Go visit the newsstands at Barnes & Noble. There are hoards of magazines that are being printed, and still more in the conceptual stages. Search on line for a magazine, and pages upon pages are listed for where you can buy subscriptions on line.

I also know that the need for them won’t be drying up any time soon for wine marketing departments, who thrive on stories and endorsements from not only Wine Enthusiast, Parker, and Wine Spectator, but also from newspaper people of major consequence (e.g., New York Times, Wall Street Journal, USA Today, Chicago Tribune, LA Times… the list goes ever on). Then, there’s also Food & Wine, The Tasting Panel, EveryDay with Rachael Ray… the list is huge.

In wine sales, it’s imperative to be able to talk about what so-and-so said about such-and-such. This is also besides talking about the winery’s story, who the proprietor is, the winemaker, wine making styles and principles.

We live on third party endorsements; otherwise, Tom Wark would never have invented his wine blogging awards. If you care about your popularity, you’ll covet this award, just as wineries covet a great score from Steve Heimoff, and everyone else.

Another thought… My experience – because I also work with winery proprietors every day… Winery owners are more frustrated, because their own story hasn’t been printed in the magazines, yet, versus anything else. We all operate on ego… Imagine knowing that you’re all that, but no-one’s written about you yet.

Unfortunately, they’re behind a long line of wanna-bes, so that won’t happen soon.  Someone once fired me, because he didn’t like his score in a magazine.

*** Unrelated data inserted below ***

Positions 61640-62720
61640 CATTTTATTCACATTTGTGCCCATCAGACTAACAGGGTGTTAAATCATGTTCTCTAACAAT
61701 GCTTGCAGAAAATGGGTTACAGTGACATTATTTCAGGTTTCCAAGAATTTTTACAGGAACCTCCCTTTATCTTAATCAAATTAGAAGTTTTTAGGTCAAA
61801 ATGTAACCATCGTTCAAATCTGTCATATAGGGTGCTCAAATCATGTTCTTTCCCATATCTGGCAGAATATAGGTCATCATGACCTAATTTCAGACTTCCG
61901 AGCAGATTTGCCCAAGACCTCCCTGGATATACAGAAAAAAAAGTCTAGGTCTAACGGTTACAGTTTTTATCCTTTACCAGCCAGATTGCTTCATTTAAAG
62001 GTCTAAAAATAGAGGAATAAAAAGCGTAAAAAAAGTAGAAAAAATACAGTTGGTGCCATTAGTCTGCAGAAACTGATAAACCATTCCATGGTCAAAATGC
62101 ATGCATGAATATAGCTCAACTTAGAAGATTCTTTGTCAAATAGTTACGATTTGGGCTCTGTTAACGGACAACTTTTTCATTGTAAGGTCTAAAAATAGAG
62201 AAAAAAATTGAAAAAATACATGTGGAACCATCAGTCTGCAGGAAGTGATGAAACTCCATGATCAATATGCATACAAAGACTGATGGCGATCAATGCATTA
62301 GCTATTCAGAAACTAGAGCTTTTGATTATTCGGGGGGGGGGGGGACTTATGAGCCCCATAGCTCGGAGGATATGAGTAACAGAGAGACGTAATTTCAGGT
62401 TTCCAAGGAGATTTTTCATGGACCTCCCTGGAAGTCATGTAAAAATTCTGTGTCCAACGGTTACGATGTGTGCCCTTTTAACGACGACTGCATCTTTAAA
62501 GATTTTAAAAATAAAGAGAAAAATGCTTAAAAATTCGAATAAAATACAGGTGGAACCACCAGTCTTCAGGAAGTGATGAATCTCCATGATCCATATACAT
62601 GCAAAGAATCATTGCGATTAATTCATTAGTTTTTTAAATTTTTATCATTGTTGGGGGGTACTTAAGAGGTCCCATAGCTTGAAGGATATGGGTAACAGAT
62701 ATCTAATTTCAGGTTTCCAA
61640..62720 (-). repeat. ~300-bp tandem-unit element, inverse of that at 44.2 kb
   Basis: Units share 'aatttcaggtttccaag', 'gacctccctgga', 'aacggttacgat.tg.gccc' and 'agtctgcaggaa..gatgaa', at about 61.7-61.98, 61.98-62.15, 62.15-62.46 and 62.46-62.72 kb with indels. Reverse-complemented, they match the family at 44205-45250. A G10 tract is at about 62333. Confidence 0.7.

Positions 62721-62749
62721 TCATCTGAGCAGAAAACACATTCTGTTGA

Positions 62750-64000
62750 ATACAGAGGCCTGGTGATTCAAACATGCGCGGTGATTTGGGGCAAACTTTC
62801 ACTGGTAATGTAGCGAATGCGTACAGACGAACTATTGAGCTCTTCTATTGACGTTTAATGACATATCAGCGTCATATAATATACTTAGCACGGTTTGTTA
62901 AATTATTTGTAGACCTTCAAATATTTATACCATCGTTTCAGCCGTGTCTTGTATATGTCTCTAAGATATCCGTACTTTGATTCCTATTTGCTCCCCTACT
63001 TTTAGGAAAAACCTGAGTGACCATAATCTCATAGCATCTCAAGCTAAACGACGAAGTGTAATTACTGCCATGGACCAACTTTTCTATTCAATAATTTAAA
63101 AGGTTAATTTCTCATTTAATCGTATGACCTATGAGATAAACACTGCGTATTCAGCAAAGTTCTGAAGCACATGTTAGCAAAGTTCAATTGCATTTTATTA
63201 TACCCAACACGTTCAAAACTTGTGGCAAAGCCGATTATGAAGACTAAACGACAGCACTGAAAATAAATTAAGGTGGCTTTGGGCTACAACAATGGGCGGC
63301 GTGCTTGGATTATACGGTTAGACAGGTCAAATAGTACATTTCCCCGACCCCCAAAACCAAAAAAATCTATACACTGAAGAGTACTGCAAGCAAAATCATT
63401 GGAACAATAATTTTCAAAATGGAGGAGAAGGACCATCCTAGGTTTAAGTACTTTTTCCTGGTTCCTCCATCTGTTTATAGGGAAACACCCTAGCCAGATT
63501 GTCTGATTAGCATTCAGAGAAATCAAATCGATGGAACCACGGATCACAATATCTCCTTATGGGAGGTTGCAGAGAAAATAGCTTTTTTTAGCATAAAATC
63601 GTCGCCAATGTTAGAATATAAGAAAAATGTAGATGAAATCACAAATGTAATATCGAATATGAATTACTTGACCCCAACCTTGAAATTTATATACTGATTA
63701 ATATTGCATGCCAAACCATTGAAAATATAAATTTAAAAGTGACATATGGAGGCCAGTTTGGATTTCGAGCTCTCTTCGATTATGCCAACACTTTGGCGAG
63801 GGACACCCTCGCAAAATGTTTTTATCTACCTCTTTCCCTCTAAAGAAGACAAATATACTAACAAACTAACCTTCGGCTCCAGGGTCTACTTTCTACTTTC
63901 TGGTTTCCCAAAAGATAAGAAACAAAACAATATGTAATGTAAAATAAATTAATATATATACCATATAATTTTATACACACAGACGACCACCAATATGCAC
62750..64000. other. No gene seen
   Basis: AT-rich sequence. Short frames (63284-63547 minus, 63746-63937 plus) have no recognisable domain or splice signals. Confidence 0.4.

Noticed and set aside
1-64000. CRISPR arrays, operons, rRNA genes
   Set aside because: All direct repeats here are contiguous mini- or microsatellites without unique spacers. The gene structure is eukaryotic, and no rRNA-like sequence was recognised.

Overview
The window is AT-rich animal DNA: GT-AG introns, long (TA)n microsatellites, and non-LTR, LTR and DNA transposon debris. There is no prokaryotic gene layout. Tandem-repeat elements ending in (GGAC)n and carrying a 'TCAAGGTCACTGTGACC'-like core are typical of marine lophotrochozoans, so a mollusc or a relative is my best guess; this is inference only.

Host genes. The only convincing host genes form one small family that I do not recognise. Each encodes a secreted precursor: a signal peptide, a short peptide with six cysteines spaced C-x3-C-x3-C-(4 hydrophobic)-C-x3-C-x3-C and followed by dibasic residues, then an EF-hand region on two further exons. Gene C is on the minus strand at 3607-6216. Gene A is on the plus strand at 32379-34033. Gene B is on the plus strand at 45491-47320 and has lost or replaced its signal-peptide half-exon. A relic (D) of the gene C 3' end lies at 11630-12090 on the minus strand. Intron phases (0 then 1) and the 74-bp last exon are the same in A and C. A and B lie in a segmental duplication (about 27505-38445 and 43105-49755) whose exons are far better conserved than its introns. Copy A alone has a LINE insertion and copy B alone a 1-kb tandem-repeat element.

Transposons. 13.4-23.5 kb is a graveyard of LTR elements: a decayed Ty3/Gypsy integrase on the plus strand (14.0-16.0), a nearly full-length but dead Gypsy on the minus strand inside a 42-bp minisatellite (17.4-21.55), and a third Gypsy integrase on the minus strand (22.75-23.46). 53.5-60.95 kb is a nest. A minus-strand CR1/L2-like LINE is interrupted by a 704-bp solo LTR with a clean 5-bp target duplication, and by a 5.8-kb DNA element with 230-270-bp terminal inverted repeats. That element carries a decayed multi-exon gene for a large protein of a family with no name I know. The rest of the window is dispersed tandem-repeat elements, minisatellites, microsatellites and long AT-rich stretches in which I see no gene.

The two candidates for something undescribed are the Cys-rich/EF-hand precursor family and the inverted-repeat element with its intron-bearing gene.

Marketing a “winery” is a completely different animal than marketing “wine”… Completely different. Step outside of a tasting world, and the inner workings of a wine company has a complex infrastructure.

The berries are still plump on the vine over here, and by the time we’re paperless, I’ll be in a rocking chair watching wine bloggers become the new shooting stars of the wine media; and I’m thinking that they, too, will have published stories in print, as well as on-line.

9 Responses to “Are Wine Magazines Shattering on the Vine?”

  1. Jim Preston says:

    I spent 15 minutes typing up a nice reply but it was lost when I clicked Submit. Oh well, no time for more.

    – jim

  2. admin says:

    I hate when that happens!

  3. John Roddy says:

    Good points — and of course many of those magazines in concept phase are about wine and wineries. Our publishing company is launching a regional one about NW Michigan and anticipate a great audience for the publication mirroring the explosion in interest in the region as a wine & food destination.

  4. admin says:

    You’ve got a great winery – Shady Lane Cellars – that I know about. I’m really enjoying the cool climate wines that are coming from Michigan! Good luck with your magazine… And, you’re proving what I believe to be true; magazines are still emerging, and not shattering…

  5. Jim Preston says:

    Jo’s comments mostly support my observation that the wine media is shattering. Notice all the different types of media, and mediums, she needs to monitor, and she isn’t including Twitter, all of the blogs, email, and text messaging, which are not just different mediums, such as a cell phone, but the type of media and the consumer for that media is different.